ArtsAutosBooksBusinessEducationEntertainmentFamilyFashionFoodGamesGenderHealthHolidaysHomeHubPagesPersonal FinancePetsPoliticsReligionSportsTechnologyTravel

The Elephant of the Bastille

Updated on January 1, 2013
Drawing of the Elephant of the Bastille
Drawing of the Elephant of the Bastille | Source

Those who’ve been watching Tom Hooper’s Les Misérables may be wondering what the deal is with the elephant Gavroche pops out of when he makes his entrance. This is in fact a legitimate French landmark from the early 19th century and, although it was destroyed more than 100 years ago, it has a long history – none of it glamorous.

The Elephant of the Bastille was a 78 foot high statue surrounded by a pool of water placed on the site of the former Bastille prison. The statue was the brainchild of Napoleon (1769-1821), who wanted it to be a colossal monument to his military victories.

Construction began in 1810 but came to a halt two years later when chief architect Jacques Cellerier (1742-1814) was called away to oversee the construction of yet another of Napoleon’s projects: the Palais des Archives

Jacques Cellerier's sketch for the Palais des Archives.
Jacques Cellerier's sketch for the Palais des Archives. | Source

It is worth noting this project came to naught because of Cellerier’s death in 1814 and Napoleon’s defeat at Waterloo one year later.

After the departure of Cellerier, the Elephant project was taken over by a man named Jean-Antoine Alavoine (1778-1834). Cellerier had concentrated on the foundation and the plumming; Alavoine saw to the construction of the statue. Napoleon’s idea was to have the statue made out of bronze melted down from captured military equipment. However, Alavoine created a statue made from wood and plaster, partly as a study for how the elephant would look and partly because finances were tight and there wasn’t enough bronze available. Alavoine’s plaster elephant was placed on the foundation in 1814, but he intended for it to be coated in bronze at the earliest possible date.

Unfortunately, nobody banked on Napoleon’s defeat in 1815. The unfinished Elephant of the Bastille decayed and remained an eyesore until it was demolished in 1846, much to the relief of the neighbors who had been suffering for more than 20 years from the rats and other vermin which had taken up residence inside the structure.

The Elephant of the Bastille was virtually the only monument which bore the names of both Jacques Cellerier and Jean-Antoine Alavoine. Alavoine went to his grave petitioning for the completion of the project. Indeed, demolition of the elephant was delayed because of flagging support for covering the statue with either bronze or iron. The continued economic and social upheaval in Paris, however, placed this project at the bottom of the list.

1870s photograph of Paris which shows the July Column
1870s photograph of Paris which shows the July Column | Source

The July Column

After the elephant itself was demolished, the foundation was used for the Colonne de Juillet or the “July Column”, built in honor of the July Revolution of 1830 (not to be confused with the 1832 June Rebellion portrayed in Les Misérables). Construction of this monument began even before the elephant statue was removed. The foundation was changed into a tomb which holds the bodies of more than 800 victims of various French uprisings and revolutions.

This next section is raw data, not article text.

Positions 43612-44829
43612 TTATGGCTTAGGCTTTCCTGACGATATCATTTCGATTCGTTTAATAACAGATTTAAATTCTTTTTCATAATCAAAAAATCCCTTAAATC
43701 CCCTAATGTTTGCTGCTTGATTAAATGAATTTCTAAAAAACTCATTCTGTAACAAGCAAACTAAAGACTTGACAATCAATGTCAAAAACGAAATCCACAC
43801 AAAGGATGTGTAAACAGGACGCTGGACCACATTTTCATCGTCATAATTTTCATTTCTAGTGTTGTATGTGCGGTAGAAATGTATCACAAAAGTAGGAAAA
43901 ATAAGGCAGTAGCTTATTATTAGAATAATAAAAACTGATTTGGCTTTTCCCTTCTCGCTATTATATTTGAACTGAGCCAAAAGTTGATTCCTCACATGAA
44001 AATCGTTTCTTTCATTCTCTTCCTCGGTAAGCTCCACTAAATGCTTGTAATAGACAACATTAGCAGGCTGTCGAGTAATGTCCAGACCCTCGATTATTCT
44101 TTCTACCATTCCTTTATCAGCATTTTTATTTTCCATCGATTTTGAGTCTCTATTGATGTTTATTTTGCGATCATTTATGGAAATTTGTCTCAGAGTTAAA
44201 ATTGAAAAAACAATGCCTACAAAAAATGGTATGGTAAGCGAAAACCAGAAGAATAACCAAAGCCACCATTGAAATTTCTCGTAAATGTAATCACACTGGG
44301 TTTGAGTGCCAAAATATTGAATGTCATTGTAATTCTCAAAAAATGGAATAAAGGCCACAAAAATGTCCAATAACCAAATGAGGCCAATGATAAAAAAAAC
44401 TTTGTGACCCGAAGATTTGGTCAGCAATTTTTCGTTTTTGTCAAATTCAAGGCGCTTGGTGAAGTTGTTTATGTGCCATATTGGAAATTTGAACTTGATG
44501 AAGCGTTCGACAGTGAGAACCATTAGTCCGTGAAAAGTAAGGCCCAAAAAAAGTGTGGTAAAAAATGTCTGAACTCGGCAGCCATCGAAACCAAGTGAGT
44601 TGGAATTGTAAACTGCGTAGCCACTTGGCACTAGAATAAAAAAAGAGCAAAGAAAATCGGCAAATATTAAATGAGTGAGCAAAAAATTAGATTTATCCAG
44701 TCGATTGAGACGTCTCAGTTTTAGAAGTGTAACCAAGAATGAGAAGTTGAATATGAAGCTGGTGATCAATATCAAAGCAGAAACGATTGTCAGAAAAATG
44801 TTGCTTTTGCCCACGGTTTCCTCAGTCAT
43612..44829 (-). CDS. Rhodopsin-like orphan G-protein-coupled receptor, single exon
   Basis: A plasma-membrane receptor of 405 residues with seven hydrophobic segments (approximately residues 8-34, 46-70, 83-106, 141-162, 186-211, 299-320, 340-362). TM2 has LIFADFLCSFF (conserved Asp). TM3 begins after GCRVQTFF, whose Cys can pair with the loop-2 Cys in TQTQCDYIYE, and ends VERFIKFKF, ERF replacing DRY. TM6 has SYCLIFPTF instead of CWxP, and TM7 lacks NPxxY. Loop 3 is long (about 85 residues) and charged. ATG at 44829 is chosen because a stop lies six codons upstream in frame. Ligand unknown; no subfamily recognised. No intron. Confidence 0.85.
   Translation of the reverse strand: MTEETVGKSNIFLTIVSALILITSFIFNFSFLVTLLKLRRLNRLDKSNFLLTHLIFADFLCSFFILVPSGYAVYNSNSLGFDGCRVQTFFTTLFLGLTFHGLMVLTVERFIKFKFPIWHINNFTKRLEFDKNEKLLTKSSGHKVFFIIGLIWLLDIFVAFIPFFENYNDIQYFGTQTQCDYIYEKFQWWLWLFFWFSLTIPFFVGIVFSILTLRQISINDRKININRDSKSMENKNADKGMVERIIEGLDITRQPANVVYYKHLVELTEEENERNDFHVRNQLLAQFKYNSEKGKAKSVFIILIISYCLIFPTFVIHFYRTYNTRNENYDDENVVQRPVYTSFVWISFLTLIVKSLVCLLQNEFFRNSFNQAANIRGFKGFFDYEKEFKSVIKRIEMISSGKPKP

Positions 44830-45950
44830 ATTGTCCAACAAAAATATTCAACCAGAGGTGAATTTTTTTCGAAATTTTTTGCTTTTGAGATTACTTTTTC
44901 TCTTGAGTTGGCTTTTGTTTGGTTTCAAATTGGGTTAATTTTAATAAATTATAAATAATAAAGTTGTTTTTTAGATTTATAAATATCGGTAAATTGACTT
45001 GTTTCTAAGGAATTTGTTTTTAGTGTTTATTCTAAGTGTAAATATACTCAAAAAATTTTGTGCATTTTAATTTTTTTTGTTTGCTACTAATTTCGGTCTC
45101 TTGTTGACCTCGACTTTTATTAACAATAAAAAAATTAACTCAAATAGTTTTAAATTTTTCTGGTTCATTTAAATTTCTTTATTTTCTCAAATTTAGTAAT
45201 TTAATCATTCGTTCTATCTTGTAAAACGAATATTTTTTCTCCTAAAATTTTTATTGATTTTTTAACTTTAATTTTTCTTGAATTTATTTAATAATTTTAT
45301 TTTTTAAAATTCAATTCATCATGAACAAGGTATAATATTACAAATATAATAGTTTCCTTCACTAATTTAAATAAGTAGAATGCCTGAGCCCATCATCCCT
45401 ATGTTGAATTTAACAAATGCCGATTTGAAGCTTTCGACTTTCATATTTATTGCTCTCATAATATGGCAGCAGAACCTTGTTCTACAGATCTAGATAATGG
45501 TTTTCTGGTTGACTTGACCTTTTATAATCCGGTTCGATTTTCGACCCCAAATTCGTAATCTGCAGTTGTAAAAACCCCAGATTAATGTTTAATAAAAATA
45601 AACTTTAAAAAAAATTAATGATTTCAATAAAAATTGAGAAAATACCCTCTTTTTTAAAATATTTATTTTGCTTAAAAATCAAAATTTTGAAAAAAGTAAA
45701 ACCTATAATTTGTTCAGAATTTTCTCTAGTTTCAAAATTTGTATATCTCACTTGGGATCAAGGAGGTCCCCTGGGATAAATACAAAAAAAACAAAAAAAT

1865 illustration for "Les Misérables" by Gustave Brion
1865 illustration for "Les Misérables" by Gustave Brion | Source

Victor Hugo’s “Les Misérables”

Oddly enough, the only written record of the Elephant of the Bastille is in Victor Hugo’s novel Les Misérables. There is a chapter in Part IV titled In Which the boy Gavroche Profits by the Great Napoleon. Hugo describes the disgusting state of the elephant (the date at this point being 1832) and that Gavroche has found a home after leaving the Thénardiers by living within the statue. Ironically, when the statue was placed on the foundation in 1814, there was in fact a guard living inside the elephant’s hollow legs. However, by the time of Les Misérables, nobody but Gavroche could have braved the vermin.

Comments

    0 of 8192 characters used
    Post Comment

    • Georgie Lowery profile image

      Georgianna Lowery 4 years ago from Slaton, Texas USA

      This is an interesting Hub. I'm not really into Les Miserables, so I'd never heard of the Elephant of the Bastille. Thanks for enlightening me!

    • LastRoseofSummer2 profile image
      Author

      LastRoseofSummer2 4 years ago from Arizona

      Thanks for reading, Georgie! Actually, there's a lot of people who are into Les Miserables and have never heard of the Elephant. I wrote this Hub only because Tom Hooper created a replica for his recent movie and I figured a lot of people would be wondering about it.

    • pstraubie48 profile image

      Patricia Scott 4 years ago from sunny Florida

      Very interesting. I had not heard of the elelphant and am a Les Miz fan. Now I know and can share my new found wisdom with others.

      Happy New Year to you.

      Sending Angels to you :) ps

    • SimpleJoys profile image

      SimpleJoys 4 years ago

      I loved reading in the book when Gavroche has his two younger brothers as overnight guests (he didn't know them as his brothers but just as other street urchins). The two youngsters asked why he didn't get a cat to handle the rats. Gavroche replied that he did once have a cat, but the rats ate it!

    • profile image

      karthik 3 years ago

      this is a beautiful hub where I can get information about anything in the music world. Love it! it is one of the best sites around and I have bookmarked it. Hungry for more :)

    Click to Rate This Article